Close-ups of the fish make excellent additions to the photo album.
The sun can be a prime enemy while shooting fishing photos, due to the shadows it casts or the "washed-out" appearance it creates. There are a number of ways to get around this, the simplest being its position. When taking a photograph, try to keep the sun behind yourself and in front of your subject. This will brighten the scene and lighten any shadows that might be evident on the image. A mid-day sun can be very harsh, and will often leave your finished photograph overexposed. A cure for this would be to concentrate more on morning and evening periods when the sun casts a more beautiful and stunning hue. Early morning is the time when some of my more striking images have been shot.
Try to stay away from shooting photos of your subject on shore or in their kitchen with an obvious dead fish. There is nothing wrong with keeping a fish for the table, but photos of this nature seem too unnatural to give them any merit. The same goes for shots of fish on stringers -- a definite no-no in this day-and-age of catch and release. If you do use a stringer to transport your fish, take them off before you do the same with your lens cap.
One other tip to consider when out taking pictures would be to document the entire day, not just the moment a fish is caught. How about taking a picture of the boat being launched, or the Great Blue Heron you pass by on the way to your secret honey-hole. Recording the events leading up to the big catch will tie the whole storyline nicely together.
Although I lug around big zoom lenses and tripods for many of my assignments, the everyday angler can get by nicely with a simple, good-quality 35mm camera. Some key components to keep an eye out for would be a built-in zoom lens, a fill-flash function and a sturdy and rugged body. Couple this up with high-quality film and you are ready to get shooting. Stay away from cheap film as the color saturation and picture quality is inferior to the respected brand names. By spending a bit of extra money on your film, you can ensure that the end result will be well worth the slight expenditure. Remember, you are only given one chance to capture a moment in time. By using reputable equipment and film, your chances of succeeding will go up ten-fold.
Shots such as this put you smack dab in the action!
Keeping your camera in a waterproof bag while on board a boat will ensure that it doesn't meet an untimely demise due to the elements. Water can easily ruin film and camera bodies, so pay special attention while out in the float, and always wear a camera strap for added security and peace of mind.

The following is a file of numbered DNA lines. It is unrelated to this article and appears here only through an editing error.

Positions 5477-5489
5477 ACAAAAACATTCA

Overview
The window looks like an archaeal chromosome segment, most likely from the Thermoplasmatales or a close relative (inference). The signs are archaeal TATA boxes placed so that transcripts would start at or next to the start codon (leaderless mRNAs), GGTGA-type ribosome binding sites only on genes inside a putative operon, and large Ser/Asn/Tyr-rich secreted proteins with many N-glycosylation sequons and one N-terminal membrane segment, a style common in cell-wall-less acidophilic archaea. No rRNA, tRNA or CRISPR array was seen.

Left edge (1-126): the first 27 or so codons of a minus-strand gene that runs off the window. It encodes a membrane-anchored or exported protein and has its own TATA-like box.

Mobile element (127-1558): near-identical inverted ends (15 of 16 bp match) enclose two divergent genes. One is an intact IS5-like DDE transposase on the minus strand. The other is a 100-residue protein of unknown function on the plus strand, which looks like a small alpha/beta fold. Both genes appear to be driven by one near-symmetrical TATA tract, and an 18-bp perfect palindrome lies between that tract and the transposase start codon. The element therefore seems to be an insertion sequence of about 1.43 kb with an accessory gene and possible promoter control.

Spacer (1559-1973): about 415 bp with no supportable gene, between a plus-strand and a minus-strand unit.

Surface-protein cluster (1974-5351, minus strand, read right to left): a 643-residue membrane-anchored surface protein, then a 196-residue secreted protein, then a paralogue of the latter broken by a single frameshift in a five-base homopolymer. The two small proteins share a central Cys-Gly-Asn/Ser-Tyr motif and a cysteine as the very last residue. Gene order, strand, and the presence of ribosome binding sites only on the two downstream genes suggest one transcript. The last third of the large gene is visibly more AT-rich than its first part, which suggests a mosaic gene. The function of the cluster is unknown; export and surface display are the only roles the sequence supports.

One last tip I have for those people that drive all the way to the lake, and then realize that they have forgotten their camera at home. Keep an inexpensive throwaway camera either in your tackle box or in your boat storage. These little cameras can take surprisingly good quality pictures, and can literally save the day when a big fish, and absentmindedness, strike at the same time. Again, keep this camera in a waterproof bag and forget about it until the time when it might be needed.
Remember the Health of the Fish
Keeping a fish out of the water for extended periods while taking photographs can be detrimental to its health, so a few precautions should be taken while filming. Take a deep breath and hold it when taking your prized catch out of the water; when you need to take another breath, so does your finny friend, and it should be placed back in the water at that time. Livewells come in handy for photography as the fish can be placed in it when need be.
Use extra care when handling the fish to ensure that none of its protective slime is removed. It goes without saying not to let your fish fall or bang around in the bottom of the boat. Treating fish with kindness will enable you to get the shot you want while protecting our valuable ecosystem in the process.
Fish photography is a wonderful hobby that yields astonishing results for those willing to try it. A picture certainly is worth a thousand words, and hopefully you can begin writing your own chapter this season while out immortalizing your catch on paper.